The Ministry of Lisa Copen

Lisa Copen, Founder of Rest Ministries which serves the chronically ill, shares about mothering, illness, ministry and more.

Should You See The Movie “Sicko?”

Delsicko The Lord knows I NEVER thought I would be putting anything on my web site about Michael Moore, but I just spent an evening last week going to see the movie SICKO so I could give you my opinion.

I sat and took many notes in the dark and need to find time to write my review. But it definitely made me think about our health care system and it’s many weaknesses–and for that fact I give it a "thumbs up" rating. 

Some would say the movie is one-sided, and while it is, the stories that are told are the stories I hear from you–the chronically ill–every day. We ARE that one side… many of whom have health insurance but are going broke just paying co-pays and deductibles.

I thought I would share with you Mary Foarde’s opinion since she works in the health care industry.

Lisa

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StarTribune.com

Mary Foarde: Judging ‘Sicko’ from inside the industry

Chronic illness is the system’s biggest drag. Moore likes single-payer. That might help, but it’s politically distant.

Published: July 29, 2007

I saw Michael Moore’s film "Sicko" recently. I’m not a big Moore fan, but I felt compelled to examine firsthand his much-anticipated attack on the industry I have worked in for 25 years.

It’s hard to dispute the relevance and timeliness of the film. According to experts, the majority of Americans are hugely dissatisfied with the state of American health care, and it will certainly be an issue in the 2008 elections. Moore is to be commended for significantly raising the public’s awareness of some of the more disturbing aspects of the current system.

Although much of the film’s content is sensational, simplistic and one-sided, Moore does make valid points about what is broken in our health care system. Through poignant examples, he illustrates what many people believe in their hearts: Nobody should have to worry about being able to get appropriate care when they get sick. As a corollary, he demonstrates the unfairness (and economic foolishness) of trying to lower health-care costs by denying individuals needed care.

Moore’s film champions the single-payer systems in Canada, England, France and Cuba as being in every way superior to our own. While there are many who would dispute that assertion, there is an interesting commonality among these systems — their emphasis on the prevention of illness in the first place.

In the United States, 20 percent of the people consume 80 percent of the health-care resources. Most of these individuals have chronic illness — and often multiple illnesses. We should be spending more of our time and resources preventing chronic illness from occurring and managing chronic illness well when it occurs. It is, quite simply, more effective to keep people well than to fix them when they are sick.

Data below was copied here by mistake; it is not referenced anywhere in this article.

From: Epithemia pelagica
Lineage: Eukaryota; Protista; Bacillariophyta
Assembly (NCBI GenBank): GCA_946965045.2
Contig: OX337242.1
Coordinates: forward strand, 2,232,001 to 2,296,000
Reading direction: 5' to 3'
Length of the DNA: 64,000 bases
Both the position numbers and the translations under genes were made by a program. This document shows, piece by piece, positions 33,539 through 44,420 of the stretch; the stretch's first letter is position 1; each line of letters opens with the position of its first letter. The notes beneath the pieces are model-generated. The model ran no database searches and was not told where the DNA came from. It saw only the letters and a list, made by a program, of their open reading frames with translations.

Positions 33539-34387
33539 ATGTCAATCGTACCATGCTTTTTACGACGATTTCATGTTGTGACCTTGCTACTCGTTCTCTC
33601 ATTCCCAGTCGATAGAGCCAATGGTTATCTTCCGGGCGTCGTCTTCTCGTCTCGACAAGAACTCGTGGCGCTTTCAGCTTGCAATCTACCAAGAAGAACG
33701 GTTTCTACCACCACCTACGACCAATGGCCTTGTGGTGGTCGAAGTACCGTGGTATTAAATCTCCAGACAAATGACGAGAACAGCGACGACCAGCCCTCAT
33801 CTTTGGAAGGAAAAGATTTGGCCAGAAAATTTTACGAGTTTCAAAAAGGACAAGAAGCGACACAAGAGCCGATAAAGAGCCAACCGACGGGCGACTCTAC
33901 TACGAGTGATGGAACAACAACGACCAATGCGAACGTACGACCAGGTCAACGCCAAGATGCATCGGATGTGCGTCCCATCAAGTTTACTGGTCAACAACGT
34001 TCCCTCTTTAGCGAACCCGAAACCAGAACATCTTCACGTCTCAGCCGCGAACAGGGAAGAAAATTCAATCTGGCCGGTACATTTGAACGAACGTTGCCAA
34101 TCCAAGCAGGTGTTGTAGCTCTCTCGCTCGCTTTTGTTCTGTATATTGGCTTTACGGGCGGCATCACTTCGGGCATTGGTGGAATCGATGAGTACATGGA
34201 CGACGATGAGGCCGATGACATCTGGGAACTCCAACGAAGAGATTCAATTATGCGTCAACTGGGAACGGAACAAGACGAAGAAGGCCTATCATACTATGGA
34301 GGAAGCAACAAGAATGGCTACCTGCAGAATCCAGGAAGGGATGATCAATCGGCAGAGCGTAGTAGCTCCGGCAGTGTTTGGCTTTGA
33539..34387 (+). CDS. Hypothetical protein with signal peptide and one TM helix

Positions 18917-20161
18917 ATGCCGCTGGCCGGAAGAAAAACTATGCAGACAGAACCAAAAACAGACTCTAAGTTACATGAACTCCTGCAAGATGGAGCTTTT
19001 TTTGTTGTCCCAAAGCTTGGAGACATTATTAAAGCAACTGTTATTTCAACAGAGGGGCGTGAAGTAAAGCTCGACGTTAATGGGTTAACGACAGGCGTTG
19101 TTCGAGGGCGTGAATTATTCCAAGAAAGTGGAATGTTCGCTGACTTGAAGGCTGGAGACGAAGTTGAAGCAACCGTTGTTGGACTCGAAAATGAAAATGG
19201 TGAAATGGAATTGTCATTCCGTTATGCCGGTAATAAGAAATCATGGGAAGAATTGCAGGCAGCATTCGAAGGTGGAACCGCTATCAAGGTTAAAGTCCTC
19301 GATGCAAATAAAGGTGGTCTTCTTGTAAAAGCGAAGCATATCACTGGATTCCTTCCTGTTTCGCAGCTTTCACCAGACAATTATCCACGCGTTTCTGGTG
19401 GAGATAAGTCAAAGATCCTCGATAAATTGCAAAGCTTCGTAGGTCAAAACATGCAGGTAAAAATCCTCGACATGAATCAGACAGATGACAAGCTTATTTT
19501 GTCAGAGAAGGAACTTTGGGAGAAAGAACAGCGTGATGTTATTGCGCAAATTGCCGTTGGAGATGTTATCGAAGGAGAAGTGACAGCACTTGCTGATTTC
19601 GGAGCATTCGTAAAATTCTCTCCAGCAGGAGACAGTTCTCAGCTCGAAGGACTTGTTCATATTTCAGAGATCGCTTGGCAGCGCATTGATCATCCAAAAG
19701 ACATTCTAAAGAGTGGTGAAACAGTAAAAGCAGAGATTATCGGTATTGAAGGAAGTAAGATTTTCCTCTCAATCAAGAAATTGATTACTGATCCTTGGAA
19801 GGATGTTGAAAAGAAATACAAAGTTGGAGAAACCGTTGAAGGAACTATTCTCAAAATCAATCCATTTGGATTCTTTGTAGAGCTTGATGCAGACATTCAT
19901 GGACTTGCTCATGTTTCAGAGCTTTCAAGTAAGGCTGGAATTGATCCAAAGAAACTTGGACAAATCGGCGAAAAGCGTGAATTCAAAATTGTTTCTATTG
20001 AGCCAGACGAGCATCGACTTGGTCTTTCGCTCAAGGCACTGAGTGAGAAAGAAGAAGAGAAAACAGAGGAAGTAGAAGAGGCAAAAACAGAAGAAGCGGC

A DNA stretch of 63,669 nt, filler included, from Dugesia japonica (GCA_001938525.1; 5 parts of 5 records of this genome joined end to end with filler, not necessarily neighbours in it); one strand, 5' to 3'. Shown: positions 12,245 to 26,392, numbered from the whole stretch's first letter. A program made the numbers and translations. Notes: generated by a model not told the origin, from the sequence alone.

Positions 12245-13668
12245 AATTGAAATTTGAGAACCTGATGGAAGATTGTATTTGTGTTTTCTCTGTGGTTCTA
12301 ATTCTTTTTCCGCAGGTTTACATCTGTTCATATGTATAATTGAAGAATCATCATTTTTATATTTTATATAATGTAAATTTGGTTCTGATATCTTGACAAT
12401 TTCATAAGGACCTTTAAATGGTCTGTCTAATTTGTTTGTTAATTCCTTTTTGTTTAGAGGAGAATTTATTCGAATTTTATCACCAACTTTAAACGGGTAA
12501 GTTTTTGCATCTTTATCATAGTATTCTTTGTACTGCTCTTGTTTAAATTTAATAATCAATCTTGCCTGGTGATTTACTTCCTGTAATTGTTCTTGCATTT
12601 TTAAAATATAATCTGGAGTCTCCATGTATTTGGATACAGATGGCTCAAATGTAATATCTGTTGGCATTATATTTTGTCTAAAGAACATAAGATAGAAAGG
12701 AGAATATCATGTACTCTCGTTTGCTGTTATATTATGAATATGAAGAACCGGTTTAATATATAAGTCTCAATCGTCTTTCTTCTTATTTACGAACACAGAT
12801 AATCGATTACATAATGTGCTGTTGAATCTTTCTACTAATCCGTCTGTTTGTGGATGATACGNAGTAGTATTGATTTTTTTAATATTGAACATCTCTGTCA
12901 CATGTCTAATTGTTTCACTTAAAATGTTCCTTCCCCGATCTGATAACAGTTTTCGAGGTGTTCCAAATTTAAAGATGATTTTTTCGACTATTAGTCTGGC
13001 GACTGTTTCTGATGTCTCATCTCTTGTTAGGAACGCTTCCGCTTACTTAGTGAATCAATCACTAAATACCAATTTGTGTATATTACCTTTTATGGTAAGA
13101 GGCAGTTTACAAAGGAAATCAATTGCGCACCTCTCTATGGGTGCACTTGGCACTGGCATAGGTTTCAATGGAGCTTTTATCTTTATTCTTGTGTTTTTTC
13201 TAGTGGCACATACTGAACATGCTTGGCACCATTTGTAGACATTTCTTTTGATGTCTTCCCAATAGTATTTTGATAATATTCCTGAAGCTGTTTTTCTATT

The problem is that our current payment system does not typically reward efforts to keep people well. Hospitals and physicians are paid based on "units of service" they provide to sick people, not by their success in preventing the need for those units of service. Health plans are not fully motivated to make long-term investments in the wellness of individuals, since they may change plans from year to year.

Clearly, a single-payer system would create a focal point for efforts to spend more of our resources on wellness. Yet such a system faces huge political opposition in America, and it’s not clear we can afford to wait for the sea change it would require. Moore’s film falls short in failing to offer any ideas for solutions short of a full-fledged shift to single- payer, universal coverage.

Minnesota recognizes the urgency of the issue; Gov. Tim Pawlenty has appointed a Health Care Transformation Task Force. It is aimed, he says, at "bold action to redesign the system." The announcement of the task force listed several laudable goals — including "actions that will improve the health status of Minnesotans and reduce the rate of preventable chronic illness." We hope the Task Force will develop creative ways to reward both health plans and health-care providers for these important efforts.

Mary Foarde is executive vice president for law and public policy at Allina Hospitals & Clinics.

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1 Comment»

  Mn Health Plans wrote @

Mn Health Plans

CST January 24, 2005- The Minnesota Medical Association


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